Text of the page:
Presidents and the Politics of Agency Design: Political Insulation in the United States Government Bureaucracy, 1946-1997

Presidents and the Politics of Agency Design: Political Insulation in the United States Government Bureaucracy, 1946-1997

Presidents and the Politics of Agency Design: Political Insulation in the United States Government Bureaucracy, 1946-1997

Presidents and the Politics of Agency Design: Political Insulation in the United States Government Bureaucracy, 1946-1997

Synopsis

The administrative state is the nexus of American policy making in the postwar period. The vague and sometimes conflicting policy mandates of Congress, the president, and courts are translated into real public policy in the bureaucracy. As the role of the national government has expanded, the national legislature and executive have increasingly delegated authority to administrative agencies to make fundamental policy decisions. How this administrative state is designed, its coherence, its responsiveness, and its efficacy determine, in Robert Dahl's phrase, "who gets what, when, and how." This study of agency design, thus, has implications for the study of politics in many areas. The structure of bureaucracies can determine the degree to which political actors can change the direction of agency policy. Politicians frequently attempt to lock their policy preferences into place through insulating structures that are mandated by statute or executive decree. This insulation of public bureaucracies, such as the Social Security Administration, the Immigration and Naturalization Service, and the Internal Revenue Service, is essential to understanding both administrative policy outputs and executive-legislative politics in the United States. This book explains why, when, and how political actors create administrative agencies in such a way as to insulate them from political control, particularly presidential control.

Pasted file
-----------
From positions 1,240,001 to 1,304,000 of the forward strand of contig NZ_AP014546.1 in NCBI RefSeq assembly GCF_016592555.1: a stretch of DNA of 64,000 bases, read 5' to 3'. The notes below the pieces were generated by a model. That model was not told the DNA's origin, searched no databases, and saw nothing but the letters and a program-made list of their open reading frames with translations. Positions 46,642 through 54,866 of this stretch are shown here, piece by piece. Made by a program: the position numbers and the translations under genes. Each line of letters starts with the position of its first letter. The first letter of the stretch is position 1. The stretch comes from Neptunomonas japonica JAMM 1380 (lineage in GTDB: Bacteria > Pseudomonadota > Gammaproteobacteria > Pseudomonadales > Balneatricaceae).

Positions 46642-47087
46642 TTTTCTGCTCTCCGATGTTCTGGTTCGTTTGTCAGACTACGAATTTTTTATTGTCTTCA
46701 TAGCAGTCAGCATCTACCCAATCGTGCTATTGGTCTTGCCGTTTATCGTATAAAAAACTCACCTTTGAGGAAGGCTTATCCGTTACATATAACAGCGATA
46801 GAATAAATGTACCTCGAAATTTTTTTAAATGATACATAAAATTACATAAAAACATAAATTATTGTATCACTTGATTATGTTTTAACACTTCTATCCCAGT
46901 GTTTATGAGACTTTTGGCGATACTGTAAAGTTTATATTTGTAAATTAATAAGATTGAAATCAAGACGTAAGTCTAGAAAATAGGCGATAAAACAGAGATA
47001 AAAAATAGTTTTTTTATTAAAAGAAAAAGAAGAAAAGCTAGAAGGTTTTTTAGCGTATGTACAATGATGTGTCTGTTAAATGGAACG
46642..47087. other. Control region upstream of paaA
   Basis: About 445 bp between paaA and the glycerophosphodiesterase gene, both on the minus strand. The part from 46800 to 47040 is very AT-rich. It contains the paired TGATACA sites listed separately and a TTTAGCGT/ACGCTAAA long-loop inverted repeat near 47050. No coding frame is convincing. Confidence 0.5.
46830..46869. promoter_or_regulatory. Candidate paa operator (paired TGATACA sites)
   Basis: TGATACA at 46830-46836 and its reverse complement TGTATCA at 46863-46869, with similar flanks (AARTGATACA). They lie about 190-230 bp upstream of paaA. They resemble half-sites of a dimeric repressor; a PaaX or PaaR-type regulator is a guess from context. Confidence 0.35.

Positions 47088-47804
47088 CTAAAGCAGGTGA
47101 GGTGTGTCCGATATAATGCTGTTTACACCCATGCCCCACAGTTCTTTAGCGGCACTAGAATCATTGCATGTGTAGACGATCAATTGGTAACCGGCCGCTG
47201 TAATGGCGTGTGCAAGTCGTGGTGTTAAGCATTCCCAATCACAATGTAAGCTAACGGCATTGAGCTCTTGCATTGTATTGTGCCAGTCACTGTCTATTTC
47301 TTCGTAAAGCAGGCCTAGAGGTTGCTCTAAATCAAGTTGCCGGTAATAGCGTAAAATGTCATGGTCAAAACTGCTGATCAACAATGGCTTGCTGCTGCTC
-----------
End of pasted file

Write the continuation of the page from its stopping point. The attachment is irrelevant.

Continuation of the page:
Excerpt

In reality, bureaus are among the most important institutions in every part of the world. Not only do they provide employment for a very significant fraction of the world's population; but they also make critical decisions that shape the economic, educational, political, social, moral, and even religious lives of nearly everyone on earth. … Yet the role of bureaus in both economic and political theory is hardly commensurate with their true importance.

—Anthony Downs, Inside Bureaucracy

Not many people find the study of American bureaucracy a provocative or compelling subject. Discussion of American politics generally revolves around the actions of Congress, the president, and, to a lesser extent, the courts. This oversight is unfortunate. The administrative state is the nexus of policy making in the postwar period. The vague and sometimes conflicting policy mandates of Congress, the president, and courts get translated into real public policy in the bureaucracy. The fourteen cabinet departments and fifty-seven independent agencies or government corporations make important policy decisions affecting millions. As the role of the national government has expanded, the national legislature and executive have increasingly delegated authority to administrative agencies to make fundamental policy decisions. These agencies make important decisions, such as whether RU486 should be available to American women, whether race-based educational and employment practices are permissible, and what levels of sulfur dioxide are permissible from smokestacks. Their decisions are published in the seventy thousand to eighty thousand pages of the Federal Register, and they represent to many citizens the exercise of public authority. For many people . . .

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